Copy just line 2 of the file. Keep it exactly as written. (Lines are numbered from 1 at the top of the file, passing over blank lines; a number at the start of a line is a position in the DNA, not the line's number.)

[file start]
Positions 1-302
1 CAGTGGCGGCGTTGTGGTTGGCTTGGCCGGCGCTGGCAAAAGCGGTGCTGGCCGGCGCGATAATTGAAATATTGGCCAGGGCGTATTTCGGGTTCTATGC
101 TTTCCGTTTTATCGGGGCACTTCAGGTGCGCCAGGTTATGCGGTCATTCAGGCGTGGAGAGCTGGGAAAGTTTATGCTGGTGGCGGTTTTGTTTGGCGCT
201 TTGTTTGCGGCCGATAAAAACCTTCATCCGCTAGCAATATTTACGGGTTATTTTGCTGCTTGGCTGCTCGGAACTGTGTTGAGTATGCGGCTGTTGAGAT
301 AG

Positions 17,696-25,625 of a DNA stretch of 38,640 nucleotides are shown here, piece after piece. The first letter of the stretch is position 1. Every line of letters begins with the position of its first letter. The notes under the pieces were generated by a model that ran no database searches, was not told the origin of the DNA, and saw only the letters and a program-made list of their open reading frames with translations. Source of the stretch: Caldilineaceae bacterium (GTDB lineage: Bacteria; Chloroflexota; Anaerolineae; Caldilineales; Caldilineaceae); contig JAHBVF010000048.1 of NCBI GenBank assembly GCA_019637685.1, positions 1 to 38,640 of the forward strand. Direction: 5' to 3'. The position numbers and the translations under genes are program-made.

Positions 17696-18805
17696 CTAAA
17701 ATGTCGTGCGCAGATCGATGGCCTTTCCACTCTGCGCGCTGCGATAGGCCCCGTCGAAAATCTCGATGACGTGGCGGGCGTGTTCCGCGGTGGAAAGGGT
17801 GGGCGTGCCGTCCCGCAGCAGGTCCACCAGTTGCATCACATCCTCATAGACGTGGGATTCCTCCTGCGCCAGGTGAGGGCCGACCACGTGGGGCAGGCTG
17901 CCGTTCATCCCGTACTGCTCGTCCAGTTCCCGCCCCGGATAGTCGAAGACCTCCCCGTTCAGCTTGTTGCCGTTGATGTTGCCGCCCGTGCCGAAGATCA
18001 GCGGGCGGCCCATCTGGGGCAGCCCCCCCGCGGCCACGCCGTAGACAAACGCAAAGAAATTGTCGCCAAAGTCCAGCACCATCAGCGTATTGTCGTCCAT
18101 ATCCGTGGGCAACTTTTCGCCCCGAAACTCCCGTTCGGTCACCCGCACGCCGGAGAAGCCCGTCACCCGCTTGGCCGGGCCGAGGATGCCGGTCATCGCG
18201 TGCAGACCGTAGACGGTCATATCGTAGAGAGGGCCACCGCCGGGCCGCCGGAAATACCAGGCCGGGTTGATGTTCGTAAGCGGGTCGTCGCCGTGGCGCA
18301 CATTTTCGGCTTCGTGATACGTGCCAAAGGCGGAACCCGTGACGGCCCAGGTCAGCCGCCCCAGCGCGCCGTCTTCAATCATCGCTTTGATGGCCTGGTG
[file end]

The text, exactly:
1 CAGTGGCGGCGTTGTGGTTGGCTTGGCCGGCGCTGGCAAAAGCGGTGCTGGCCGGCGCGATAATTGAAATATTGGCCAGGGCGTATTTCGGGTTCTATGC